held on the 7 - 9 June 1999, in Grenoble, France
Evolutionary economics has become one of the major frameworks for the understanding of modern knowledge-based economies. Issues of technological development, industrial dynamics, networking and firm behaviour are increasingly analysed as evolutionary processes. At the same time, evolutionary economics provide us with new models promoting regional development and innovation policies.
At this moment, a major challenge is to develop systematic methodologies to enhance empirical studies in evolutionary economics. The objective of this first European Meeting on Applied Evolutionary Economics is to bring together researchers and PhD-students with an interest in the empirical application of evolutionary economics. By means of intensive discussion, we aim at a fruitful exchange of the latest method and tools in evolutionary approaches to economic change.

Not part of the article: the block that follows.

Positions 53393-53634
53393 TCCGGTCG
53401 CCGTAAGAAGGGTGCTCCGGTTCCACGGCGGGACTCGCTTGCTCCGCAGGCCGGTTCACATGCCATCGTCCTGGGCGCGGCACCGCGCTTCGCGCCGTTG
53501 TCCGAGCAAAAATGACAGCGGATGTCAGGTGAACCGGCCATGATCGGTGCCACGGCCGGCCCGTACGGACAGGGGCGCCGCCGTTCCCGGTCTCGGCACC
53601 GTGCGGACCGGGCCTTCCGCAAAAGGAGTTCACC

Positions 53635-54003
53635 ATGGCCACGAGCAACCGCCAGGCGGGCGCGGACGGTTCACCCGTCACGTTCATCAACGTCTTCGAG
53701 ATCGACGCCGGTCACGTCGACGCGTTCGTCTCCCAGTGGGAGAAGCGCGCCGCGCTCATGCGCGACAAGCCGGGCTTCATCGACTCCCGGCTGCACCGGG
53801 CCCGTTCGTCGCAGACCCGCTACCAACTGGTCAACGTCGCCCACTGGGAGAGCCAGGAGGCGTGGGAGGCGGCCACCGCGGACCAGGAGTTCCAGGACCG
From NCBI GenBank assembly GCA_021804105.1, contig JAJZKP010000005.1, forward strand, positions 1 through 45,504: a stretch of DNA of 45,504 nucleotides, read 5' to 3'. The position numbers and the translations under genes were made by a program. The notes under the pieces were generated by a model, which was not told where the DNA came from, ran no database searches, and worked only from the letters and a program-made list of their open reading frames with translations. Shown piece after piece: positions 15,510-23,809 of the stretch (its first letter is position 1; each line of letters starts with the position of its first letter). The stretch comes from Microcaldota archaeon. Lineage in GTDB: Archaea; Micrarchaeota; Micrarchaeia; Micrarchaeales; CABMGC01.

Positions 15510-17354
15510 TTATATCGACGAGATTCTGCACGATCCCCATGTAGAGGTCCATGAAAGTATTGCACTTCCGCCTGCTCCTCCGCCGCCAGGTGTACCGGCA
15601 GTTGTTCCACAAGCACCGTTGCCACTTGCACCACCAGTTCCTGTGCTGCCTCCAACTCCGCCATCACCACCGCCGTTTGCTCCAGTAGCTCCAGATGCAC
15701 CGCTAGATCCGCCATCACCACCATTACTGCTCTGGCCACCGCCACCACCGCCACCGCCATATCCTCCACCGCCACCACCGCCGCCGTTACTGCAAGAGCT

The overall theme of the meeting is innovation in an evolutionary framework. The theme relates to various domains, including :
· Dynamics of technological change
Lock-in, variety, product life-cycle thesis, product and process innovation, technological trajectories
· Industrial Organisation
Innovation and market structure, oligopolies and strategic interaction, networking, SMEs, finance, welfare economics
· Knowledge and learning
Competence approaches, heuristic learning, learning-by-doing, tacit and codified knowledge, appropriability and patenting, spill-overs
· Technology policy models
Regional development, systems of innovation, sustainable technology development, university-industry-government relations
The meeting aimed at an exchange of a wide variety of methodologies. Among these are econometrics, calibrated simulation, artificial economies, laboratory experiments and case studies research.
The meeting was hosted by the CNRS- Institute for Energy Policy and Economics (IEPE) and the INRA-Unit of Sociology and Economics of Research & Development (SERD), both located at the Grenoble. The meeting took place from 7-9 June 1999. All sessions were plenary, and discussed by a senior scholar in the field.